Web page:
The Computer Science Student Council congratulates Dr. Stephan Krusche on the Ars legendi award for excellent university teaching
We would like to congratulate Dr. Stephan Krusche on the Ars legendi Prize for excellent university teaching!
The prize is awarded every three years since 2011 by the umbrella organisation of the Faculty Days of Engineering and Computer Science (4ING) and is endowed with 25,000 euros. It is intended to highlight the special significance of university teaching for the education of young engineers and computer scientists and to create a career-effective incentive to become involved in university teaching and to promote it beyond one’s own sphere of influence. At the same time, the quality of teaching is to be more firmly anchored as a central quality criterion for top universities and a strategic goal of quality management at universities. Since we as a student body want to promote and reward good teaching (e.g. also through our annual TechInfAwards), we have encouraged Krusche to apply and supported him in his application. All the more reason for us to be pleased that his commitment is paying off and that we can congratulate him on this award today.
The press release of the Stifterverband can be found here.
The press release of the TUM can be found here.
You can read our nomination to the jury here:
Proposal by the Computer Science Student Council of Dr. Stephan Krusche for the Ars Legendi Prize for excellent university teaching
Outstanding teaching quality and ensuring this quality is one of our top priorities as student representatives. Therefore, we are always happy to support lecturers who strive to improve teaching every day. For this reason, the Student Council of the Department of Computer Science at the Technische Universität München hereby nominates Dr. Stephan Krusche for the Ars legendi faculty award for excellent university teaching. The reasons for this proposal are numerous, but in the following letter we would like to explain the reasons that led us to make this decision.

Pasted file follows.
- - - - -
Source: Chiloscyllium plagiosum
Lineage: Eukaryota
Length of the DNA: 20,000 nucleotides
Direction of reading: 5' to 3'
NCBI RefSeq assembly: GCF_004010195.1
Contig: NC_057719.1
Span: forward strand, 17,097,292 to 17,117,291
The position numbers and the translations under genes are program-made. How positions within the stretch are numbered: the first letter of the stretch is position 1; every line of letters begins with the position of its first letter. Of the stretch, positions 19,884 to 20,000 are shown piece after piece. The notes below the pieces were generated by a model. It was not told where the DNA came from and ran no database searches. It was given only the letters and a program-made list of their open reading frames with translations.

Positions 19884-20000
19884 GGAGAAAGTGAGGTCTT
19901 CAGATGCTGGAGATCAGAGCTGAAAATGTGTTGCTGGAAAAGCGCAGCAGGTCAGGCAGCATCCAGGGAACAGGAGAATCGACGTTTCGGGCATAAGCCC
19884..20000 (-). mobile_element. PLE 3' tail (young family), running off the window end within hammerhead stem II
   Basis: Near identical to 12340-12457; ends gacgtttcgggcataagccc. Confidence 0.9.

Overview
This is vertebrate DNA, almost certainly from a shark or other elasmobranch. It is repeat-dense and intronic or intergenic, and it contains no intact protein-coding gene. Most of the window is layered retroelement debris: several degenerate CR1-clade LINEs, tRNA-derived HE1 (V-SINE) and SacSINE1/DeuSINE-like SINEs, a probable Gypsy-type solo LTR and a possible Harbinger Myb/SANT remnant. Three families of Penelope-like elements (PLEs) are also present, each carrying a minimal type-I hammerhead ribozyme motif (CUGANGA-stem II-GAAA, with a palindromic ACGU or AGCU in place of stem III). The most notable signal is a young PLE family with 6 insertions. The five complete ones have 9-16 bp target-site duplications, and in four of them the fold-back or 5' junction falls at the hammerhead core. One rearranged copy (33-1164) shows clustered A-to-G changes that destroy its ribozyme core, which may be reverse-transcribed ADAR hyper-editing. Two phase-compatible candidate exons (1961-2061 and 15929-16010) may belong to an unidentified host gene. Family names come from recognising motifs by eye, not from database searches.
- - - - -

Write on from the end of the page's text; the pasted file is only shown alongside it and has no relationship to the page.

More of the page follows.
Dr. Krusche is only at the beginning of his academic career, but he has already proven his outstanding qualities in excellent teaching at our faculty. In recent years, he has developed and supervised numerous innovative teaching concepts. One example is the so-called iPraktikum, in which students learn the practical use of iOS programming in real-life projects and in cooperation with renowned companies such as Siemens, Audi or Allianz.
The iPraktikum was initiated in 2008 by Prof. Bernd Brügge, who was recently awarded the “Prize for Good Teaching” by the Bavarian Ministry of Science and Research at the end of last year. Dr. Krusche follows in Prof. Brügge’s footsteps and has been organizing and developing the iPraktikum for several years. Meanwhile, the lab course, which is part of the Bachelor/Master lab course module, is offered on a semesterly basis and, through various cooperations, offers more than 100 participant places, which are also fully utilized each semester. In contrast to other offered practical courses, the iPraktikum offers the participants a practical insight into industrial software processes, as real, challenging projects are realized in a team. The participants are largely given a free hand in designing their projects: Failure is explicitly allowed and small mistakes are deliberately not immediately corrected by the project management in order to achieve a far-reaching learning effect for the students. And even though the development of professional software for various application areas ranging from optimization methods for industrial workflows to games is the main focus of the iPraktikum, special attention is also paid to the acquisition of soft skills such as professional presentation and teamwork.
However, Dr. Krusche has not only made a name for himself at our faculty in the organization and further development of teaching concepts. He has also had a lasting influence on teaching at our university through the development of Artemis.
Artemis, described in his paper “ArTEMiS – An Automatic Assessment Management System for Interactive Learning” , is a learning platform that is supposed to enable and support interactive learning, especially in lectures with many students, by offering a variety of different functionalities. For example, it is possible to hand in programming tasks and to get direct feedback about the functionality of the code by automatic tests. In computer science studies it is essential to get feedback on written programs, because especially with little experience in the field boundary conditions are often overlooked. Artemis checks the behavior of the code by a mixture of public and hidden tests at submission to prevent the easy mapping of the expected solution. Seconds later, Artemis gives the student feedback on the test results. This gives students the opportunity to learn from mistakes and gain a deeper understanding of the problem. But Artemis can not only be used to hand in homework in the form of code or files. By providing quizzes (both multiple-choice and drag-and-drop, graph drawings or short text answers) and text or modelling tasks, Artemis can also be used in lectures for interactive learning.